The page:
A “nation of dependents?” It sure looks that way:
Direct payments. The amount of money the federal government hands out in direct payments to individuals steadily increased over the past four decades, but shot up under Obama, climbing by almost $600 billion — a 32% increase — in his first three years. And Obama’s last budget called for these payments to climb another $500 billion by 2016, at which point they would account for fully two-thirds of all federal spending.
People getting benefits. According to the Census Bureau 49% now live in homes where at least one person gets a federal benefit — Social Security, workers comp, unemployment, subsidized housing, and the like. That’s up from 44% the year before Obama took office, and way up from 1983, when fewer than a third were government beneficiaries.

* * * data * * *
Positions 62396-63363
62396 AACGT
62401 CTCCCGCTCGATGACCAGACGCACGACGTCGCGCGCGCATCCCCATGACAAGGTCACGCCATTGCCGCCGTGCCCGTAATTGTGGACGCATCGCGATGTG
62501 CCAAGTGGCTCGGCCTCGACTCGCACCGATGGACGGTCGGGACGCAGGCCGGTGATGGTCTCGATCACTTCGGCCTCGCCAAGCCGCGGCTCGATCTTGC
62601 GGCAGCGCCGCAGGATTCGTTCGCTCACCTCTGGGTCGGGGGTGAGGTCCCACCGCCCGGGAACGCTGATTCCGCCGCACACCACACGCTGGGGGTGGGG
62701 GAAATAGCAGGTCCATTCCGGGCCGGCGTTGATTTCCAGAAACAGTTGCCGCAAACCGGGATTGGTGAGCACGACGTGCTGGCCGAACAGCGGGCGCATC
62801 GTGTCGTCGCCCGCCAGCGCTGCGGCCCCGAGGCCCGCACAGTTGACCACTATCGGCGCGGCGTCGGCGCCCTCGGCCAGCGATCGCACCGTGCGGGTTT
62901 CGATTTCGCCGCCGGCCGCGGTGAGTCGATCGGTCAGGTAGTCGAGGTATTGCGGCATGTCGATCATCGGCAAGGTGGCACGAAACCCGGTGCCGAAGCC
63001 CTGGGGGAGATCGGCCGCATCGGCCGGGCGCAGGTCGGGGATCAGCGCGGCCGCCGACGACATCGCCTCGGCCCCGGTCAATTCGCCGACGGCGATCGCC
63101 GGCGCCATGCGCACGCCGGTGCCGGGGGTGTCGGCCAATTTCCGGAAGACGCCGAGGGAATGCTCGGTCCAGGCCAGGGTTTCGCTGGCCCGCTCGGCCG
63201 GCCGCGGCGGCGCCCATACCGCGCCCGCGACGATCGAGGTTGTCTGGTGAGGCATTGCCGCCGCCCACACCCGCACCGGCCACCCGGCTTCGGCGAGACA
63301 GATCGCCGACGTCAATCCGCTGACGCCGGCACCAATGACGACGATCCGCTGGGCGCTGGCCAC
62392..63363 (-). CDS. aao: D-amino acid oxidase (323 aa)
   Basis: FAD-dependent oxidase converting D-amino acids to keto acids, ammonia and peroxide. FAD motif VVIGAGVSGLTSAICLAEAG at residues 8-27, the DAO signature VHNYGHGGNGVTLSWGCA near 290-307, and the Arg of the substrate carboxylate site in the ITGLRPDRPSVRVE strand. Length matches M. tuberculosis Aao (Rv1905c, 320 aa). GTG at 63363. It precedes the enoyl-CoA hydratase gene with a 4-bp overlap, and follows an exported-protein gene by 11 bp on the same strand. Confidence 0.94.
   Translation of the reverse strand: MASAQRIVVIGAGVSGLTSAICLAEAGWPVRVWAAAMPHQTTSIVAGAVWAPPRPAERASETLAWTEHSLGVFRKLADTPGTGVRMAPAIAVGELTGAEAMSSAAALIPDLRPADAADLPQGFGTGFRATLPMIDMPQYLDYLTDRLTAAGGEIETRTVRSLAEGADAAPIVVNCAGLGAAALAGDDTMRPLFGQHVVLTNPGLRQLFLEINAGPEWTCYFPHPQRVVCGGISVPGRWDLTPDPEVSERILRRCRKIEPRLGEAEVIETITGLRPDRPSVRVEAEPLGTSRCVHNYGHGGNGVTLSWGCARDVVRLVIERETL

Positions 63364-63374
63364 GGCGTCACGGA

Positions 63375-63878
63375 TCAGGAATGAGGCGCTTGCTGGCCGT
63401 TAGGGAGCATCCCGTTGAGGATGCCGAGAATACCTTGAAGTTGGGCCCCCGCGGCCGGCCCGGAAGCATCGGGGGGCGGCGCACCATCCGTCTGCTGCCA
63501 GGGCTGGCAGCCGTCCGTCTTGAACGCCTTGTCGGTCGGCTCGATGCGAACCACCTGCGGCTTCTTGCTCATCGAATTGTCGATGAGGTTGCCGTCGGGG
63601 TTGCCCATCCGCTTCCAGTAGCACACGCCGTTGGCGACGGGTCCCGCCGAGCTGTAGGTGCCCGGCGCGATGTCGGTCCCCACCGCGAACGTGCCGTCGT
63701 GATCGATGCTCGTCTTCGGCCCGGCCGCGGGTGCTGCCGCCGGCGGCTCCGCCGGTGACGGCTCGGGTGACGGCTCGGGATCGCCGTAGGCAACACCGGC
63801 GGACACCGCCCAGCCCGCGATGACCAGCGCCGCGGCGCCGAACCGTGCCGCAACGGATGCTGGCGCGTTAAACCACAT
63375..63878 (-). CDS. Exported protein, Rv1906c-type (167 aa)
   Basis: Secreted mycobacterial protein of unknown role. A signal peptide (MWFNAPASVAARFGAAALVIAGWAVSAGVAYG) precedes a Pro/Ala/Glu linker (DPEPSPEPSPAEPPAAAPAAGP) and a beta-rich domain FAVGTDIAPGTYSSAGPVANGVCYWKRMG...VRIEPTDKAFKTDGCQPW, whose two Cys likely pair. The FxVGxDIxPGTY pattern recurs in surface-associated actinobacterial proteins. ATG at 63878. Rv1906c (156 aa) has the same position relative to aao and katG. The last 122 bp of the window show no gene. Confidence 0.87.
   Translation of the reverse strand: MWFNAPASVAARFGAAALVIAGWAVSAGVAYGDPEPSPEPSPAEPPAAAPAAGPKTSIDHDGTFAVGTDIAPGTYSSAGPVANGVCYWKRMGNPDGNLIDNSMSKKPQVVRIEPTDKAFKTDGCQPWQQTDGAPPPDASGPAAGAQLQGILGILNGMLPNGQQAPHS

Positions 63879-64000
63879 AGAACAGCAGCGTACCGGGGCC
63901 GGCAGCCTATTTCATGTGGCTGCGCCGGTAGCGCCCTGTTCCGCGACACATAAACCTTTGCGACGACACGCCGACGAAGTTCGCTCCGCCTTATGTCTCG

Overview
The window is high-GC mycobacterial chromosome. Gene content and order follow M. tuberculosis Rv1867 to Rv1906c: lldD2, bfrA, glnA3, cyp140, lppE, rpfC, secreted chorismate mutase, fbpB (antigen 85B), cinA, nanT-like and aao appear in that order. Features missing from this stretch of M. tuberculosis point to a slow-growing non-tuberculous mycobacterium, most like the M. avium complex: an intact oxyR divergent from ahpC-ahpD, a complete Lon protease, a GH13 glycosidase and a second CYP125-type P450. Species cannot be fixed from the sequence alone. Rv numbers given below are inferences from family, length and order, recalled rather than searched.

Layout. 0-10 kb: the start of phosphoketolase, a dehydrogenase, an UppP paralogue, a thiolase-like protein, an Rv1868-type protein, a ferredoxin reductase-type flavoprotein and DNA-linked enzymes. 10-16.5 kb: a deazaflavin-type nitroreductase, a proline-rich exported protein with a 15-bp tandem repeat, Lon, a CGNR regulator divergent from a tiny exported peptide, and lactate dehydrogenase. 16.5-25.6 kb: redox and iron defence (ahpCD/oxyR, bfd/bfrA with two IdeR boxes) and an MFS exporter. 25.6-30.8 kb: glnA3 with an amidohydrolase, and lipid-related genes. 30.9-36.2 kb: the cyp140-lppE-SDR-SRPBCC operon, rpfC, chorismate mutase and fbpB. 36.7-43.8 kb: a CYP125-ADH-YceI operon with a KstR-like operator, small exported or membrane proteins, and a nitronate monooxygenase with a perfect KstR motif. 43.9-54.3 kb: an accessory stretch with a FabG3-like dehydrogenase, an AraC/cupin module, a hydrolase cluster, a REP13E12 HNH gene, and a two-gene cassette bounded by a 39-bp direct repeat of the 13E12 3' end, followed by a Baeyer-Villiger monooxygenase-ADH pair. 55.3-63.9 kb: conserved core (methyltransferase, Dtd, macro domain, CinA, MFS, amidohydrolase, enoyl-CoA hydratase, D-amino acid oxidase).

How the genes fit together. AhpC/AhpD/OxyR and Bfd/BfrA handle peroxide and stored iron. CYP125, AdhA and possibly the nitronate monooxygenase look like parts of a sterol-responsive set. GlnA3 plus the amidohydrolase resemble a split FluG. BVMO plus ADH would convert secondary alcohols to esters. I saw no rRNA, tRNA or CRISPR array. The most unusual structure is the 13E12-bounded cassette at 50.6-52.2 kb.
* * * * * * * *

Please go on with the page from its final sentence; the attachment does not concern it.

Food stamps. This year, more than 46 million (15% of all Americans) will get food stamps. That’s 45% higher than when Obama took office, and twice as high as the average for the previous 40 years. This surge was driven in part by the recession, but also because Obama boosted the benefit amount as part of his stimulus plan.
If you paid attention to the President’s State of the Union Address on Tuesday, you heard an awful lot about money coming into Washington (taxes) and an awful lot about money going out of Washington (benefits and subsidies). What you didn’t hear much-if-anything about was how to curtail our ever-increasing dependency.
It’s almost as if President Obama prefers to keep us this way.